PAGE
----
Though no gas has yet been extracted in Germany, Exxon Mobil Corp. (NYSE: XOM) has begun drilling test wells and has hopes to follow the path of the recent success of natural gas in the U.S. If efforts prove successful, energy in Europe—which relies heavily on Russia for its gas consumption—would be completely transformed.

But in retrospect, what kind of long term affects will be created? This question has divided the country, largely in part to possible adverse effects on the environment and safety concerns.

Malgorzata Klawiter, a shale gas plenipotentiary in Germany, told Bloomberg:

“People in the region have emotional ties to their land, which they've owned for generations.”

These people are making their voices heard, too, and members of the Left Party and Greens have protested fracking operations. Word has spread from the U.S. about contaminated drinking water and methane gas from nearby wells, magnifying fears.

Despite concern, the same fundamental technology has been used since the 1960s for the extraction of conventional gas in the northern German state of Lower Saxony.

Fracking would also help meet standards set forth by Germany’s energy and climate policy. Gas power plants prove more effective at harnessing a reliable power supply, and the burning of natural gas gives off up to 60 percent less CO2 than burning coal.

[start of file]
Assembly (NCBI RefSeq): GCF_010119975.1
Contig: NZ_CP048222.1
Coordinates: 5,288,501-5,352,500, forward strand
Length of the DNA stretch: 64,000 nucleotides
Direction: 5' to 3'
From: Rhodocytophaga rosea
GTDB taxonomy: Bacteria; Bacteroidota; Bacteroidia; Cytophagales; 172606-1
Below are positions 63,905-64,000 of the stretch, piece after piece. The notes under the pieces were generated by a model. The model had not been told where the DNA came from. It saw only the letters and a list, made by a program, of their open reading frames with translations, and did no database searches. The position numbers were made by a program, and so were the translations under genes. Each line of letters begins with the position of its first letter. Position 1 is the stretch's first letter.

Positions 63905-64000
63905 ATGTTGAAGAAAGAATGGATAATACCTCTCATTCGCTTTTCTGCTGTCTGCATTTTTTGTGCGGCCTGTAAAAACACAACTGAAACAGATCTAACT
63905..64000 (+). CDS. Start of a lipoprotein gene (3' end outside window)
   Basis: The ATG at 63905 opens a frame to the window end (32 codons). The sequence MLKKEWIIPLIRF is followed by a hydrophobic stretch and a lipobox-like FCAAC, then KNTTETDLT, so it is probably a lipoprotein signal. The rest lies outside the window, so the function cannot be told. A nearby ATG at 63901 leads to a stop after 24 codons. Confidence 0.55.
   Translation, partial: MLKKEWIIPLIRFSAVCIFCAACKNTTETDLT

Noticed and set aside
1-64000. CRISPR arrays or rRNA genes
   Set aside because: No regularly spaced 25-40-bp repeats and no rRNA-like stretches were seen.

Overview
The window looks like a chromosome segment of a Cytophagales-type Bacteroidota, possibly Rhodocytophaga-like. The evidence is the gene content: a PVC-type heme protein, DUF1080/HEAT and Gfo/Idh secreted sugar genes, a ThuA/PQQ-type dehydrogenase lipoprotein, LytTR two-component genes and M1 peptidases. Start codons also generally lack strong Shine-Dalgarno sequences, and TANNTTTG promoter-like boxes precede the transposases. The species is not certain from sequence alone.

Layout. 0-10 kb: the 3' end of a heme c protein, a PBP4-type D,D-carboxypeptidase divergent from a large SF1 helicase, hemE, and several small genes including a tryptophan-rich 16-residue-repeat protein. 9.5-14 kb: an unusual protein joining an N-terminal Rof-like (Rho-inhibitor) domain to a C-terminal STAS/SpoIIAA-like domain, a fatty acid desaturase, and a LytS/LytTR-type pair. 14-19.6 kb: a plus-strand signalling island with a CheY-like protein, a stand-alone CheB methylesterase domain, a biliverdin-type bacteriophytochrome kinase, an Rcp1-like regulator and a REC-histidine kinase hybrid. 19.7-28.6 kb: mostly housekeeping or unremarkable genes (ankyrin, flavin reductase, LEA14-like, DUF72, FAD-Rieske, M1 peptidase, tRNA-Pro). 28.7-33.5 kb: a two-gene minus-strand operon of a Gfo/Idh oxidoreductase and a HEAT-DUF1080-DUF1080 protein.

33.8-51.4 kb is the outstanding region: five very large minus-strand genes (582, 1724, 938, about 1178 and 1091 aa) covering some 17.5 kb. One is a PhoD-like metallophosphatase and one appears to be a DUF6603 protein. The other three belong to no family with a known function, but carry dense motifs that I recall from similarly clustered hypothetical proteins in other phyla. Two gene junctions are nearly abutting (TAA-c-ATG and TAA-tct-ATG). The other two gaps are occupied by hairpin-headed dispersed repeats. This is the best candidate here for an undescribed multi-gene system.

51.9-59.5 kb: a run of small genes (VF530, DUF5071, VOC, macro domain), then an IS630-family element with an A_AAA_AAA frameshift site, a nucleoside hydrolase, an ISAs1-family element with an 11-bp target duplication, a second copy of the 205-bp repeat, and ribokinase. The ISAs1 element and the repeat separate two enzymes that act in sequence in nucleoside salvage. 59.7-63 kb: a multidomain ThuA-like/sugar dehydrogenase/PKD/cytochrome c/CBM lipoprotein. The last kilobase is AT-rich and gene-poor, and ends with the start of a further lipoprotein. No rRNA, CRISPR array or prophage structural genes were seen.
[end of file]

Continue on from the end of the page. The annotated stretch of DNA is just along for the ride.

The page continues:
Merkel’s coalition seems to be marching full steam ahead. In December, the group rejected a motion that called for a ban to fracking.

A paper drafted by the coalition aims at setting rules for the extraction of natural gas by fracking while maintaining healthy environmental standards. The paper states fracking should be permitted pending completion of environmental impact assessments, Bloomberg reports, and fracking would be outlawed in water-protection areas and protect mineral springs.

But on February 1, a resolution was passed urging the government to ban the use of potentially harmful substances until the risks were known. If enacted, it would block fracking until all environmental evaluations are complete—or perhaps longer.